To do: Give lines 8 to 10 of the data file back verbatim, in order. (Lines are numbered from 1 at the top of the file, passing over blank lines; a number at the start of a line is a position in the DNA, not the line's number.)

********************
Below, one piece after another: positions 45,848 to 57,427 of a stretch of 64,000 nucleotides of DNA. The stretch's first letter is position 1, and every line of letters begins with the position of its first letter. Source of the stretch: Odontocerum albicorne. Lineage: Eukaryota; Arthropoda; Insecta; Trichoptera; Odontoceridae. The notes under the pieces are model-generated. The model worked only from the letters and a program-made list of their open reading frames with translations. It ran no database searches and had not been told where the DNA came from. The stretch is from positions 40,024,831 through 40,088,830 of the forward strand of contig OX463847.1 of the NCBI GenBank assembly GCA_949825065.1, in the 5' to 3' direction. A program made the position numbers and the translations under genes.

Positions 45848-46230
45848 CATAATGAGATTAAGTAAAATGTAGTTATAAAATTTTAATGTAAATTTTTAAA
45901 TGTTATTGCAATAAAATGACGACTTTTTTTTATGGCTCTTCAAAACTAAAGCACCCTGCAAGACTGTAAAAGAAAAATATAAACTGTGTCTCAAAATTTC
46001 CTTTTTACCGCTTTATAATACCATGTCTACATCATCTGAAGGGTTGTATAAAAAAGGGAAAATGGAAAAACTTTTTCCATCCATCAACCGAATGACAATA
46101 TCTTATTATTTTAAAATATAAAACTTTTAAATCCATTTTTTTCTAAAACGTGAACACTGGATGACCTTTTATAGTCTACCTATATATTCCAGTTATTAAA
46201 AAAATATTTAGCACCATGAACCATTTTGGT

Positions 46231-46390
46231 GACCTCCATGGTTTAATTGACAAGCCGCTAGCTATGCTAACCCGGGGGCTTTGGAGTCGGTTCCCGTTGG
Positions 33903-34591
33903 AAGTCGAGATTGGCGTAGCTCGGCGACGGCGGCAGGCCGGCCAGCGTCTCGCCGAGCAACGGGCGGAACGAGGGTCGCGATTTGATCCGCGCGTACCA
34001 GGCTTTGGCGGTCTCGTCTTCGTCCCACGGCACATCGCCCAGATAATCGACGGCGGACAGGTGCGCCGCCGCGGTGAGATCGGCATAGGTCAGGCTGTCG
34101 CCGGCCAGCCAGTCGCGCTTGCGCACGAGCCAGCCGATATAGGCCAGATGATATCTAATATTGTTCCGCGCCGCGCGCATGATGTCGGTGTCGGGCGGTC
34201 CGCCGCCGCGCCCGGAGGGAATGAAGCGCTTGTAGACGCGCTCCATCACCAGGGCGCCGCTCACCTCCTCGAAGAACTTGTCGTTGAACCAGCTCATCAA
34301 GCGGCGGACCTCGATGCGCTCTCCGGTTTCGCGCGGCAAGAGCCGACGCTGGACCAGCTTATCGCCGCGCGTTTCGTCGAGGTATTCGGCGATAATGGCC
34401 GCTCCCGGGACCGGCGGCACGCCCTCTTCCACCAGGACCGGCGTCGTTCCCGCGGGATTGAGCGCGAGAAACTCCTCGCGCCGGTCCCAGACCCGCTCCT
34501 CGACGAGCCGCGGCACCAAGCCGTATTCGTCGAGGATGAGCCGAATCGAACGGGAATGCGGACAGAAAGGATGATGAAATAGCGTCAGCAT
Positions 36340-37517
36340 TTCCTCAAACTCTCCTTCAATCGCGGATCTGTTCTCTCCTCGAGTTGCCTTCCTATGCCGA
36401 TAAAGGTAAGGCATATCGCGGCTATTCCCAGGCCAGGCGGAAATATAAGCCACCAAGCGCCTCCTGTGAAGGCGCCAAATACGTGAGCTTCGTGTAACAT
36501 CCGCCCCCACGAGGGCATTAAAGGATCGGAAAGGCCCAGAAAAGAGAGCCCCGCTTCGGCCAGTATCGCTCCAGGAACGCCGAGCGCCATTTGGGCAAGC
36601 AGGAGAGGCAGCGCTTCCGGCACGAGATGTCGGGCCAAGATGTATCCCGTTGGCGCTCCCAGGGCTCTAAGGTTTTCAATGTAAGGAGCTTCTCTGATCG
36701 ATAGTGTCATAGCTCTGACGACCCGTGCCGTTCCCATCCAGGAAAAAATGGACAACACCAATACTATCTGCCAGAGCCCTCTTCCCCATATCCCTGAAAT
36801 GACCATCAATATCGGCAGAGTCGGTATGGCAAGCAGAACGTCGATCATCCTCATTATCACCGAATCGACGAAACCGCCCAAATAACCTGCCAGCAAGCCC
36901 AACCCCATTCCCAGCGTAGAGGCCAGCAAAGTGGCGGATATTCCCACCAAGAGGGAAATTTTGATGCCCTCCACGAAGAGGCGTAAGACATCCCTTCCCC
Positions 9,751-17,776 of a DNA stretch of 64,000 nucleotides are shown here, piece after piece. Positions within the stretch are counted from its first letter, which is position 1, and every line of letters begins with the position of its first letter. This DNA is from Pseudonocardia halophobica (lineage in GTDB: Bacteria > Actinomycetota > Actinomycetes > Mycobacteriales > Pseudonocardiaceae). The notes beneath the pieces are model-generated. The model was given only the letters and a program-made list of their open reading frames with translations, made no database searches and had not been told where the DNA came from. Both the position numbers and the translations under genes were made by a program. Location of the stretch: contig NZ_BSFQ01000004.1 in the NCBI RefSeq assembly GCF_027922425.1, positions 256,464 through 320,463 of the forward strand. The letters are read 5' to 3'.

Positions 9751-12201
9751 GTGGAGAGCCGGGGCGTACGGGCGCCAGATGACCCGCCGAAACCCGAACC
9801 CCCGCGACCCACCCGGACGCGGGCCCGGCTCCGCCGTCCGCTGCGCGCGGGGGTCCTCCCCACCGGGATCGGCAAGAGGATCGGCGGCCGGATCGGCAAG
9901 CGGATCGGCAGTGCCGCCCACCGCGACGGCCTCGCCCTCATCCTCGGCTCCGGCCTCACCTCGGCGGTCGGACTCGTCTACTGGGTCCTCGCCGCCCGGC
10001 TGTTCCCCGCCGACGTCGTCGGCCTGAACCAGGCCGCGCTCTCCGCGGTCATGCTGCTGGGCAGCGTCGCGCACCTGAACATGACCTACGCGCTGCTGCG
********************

Positions 46231-46390
46231 GACCTCCATGGTTTAATTGACAAGCCGCTAGCTATGCTAACCCGGGGGCTTTGGAGTCGGTTCCCGTTGG
Positions 33903-34591